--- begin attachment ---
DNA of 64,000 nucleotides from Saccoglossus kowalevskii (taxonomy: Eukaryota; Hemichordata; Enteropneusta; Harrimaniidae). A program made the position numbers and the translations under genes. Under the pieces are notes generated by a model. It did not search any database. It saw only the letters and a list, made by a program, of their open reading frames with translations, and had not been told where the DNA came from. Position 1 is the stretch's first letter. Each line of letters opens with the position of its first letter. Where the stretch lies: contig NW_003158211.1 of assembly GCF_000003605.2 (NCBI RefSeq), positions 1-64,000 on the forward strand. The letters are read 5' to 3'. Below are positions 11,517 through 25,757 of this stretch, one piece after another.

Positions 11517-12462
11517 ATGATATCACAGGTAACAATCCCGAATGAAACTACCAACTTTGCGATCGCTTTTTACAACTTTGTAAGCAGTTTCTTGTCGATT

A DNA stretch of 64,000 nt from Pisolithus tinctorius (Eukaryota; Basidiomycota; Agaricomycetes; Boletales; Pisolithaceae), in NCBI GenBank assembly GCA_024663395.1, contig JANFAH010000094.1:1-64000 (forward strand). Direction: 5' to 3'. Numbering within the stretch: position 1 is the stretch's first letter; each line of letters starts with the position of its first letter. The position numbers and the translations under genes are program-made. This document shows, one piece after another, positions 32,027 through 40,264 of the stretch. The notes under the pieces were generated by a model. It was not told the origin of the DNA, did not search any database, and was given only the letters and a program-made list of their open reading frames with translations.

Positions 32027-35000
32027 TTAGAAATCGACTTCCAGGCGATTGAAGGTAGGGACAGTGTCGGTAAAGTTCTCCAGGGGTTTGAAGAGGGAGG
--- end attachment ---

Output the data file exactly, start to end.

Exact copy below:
DNA of 64,000 nucleotides from Saccoglossus kowalevskii (taxonomy: Eukaryota; Hemichordata; Enteropneusta; Harrimaniidae). A program made the position numbers and the translations under genes. Under the pieces are notes generated by a model. It did not search any database. It saw only the letters and a list, made by a program, of their open reading frames with translations, and had not been told where the DNA came from. Position 1 is the stretch's first letter. Each line of letters opens with the position of its first letter. Where the stretch lies: contig NW_003158211.1 of assembly GCF_000003605.2 (NCBI RefSeq), positions 1-64,000 on the forward strand. The letters are read 5' to 3'. Below are positions 11,517 through 25,757 of this stretch, one piece after another.

Positions 11517-12462
11517 ATGATATCACAGGTAACAATCCCGAATGAAACTACCAACTTTGCGATCGCTTTTTACAACTTTGTAAGCAGTTTCTTGTCGATT

A DNA stretch of 64,000 nt from Pisolithus tinctorius (Eukaryota; Basidiomycota; Agaricomycetes; Boletales; Pisolithaceae), in NCBI GenBank assembly GCA_024663395.1, contig JANFAH010000094.1:1-64000 (forward strand). Direction: 5' to 3'. Numbering within the stretch: position 1 is the stretch's first letter; each line of letters starts with the position of its first letter. The position numbers and the translations under genes are program-made. This document shows, one piece after another, positions 32,027 through 40,264 of the stretch. The notes under the pieces were generated by a model. It was not told the origin of the DNA, did not search any database, and was given only the letters and a program-made list of their open reading frames with translations.

Positions 32027-35000
32027 TTAGAAATCGACTTCCAGGCGATTGAAGGTAGGGACAGTGTCGGTAAAGTTCTCCAGGGGTTTGAAGAGGGAGG